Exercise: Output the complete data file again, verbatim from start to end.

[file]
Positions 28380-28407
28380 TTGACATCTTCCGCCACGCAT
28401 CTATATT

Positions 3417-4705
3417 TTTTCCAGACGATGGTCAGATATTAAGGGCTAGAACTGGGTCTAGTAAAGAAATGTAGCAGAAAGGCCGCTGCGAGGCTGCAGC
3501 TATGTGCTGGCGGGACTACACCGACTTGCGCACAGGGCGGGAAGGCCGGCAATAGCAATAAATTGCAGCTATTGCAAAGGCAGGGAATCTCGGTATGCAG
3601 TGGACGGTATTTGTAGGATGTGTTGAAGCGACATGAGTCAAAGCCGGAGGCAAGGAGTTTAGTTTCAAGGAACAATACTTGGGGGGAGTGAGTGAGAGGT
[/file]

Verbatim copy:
Positions 28380-28407
28380 TTGACATCTTCCGCCACGCAT
28401 CTATATT

Positions 3417-4705
3417 TTTTCCAGACGATGGTCAGATATTAAGGGCTAGAACTGGGTCTAGTAAAGAAATGTAGCAGAAAGGCCGCTGCGAGGCTGCAGC
3501 TATGTGCTGGCGGGACTACACCGACTTGCGCACAGGGCGGGAAGGCCGGCAATAGCAATAAATTGCAGCTATTGCAAAGGCAGGGAATCTCGGTATGCAG
3601 TGGACGGTATTTGTAGGATGTGTTGAAGCGACATGAGTCAAAGCCGGAGGCAAGGAGTTTAGTTTCAAGGAACAATACTTGGGGGGAGTGAGTGAGAGGT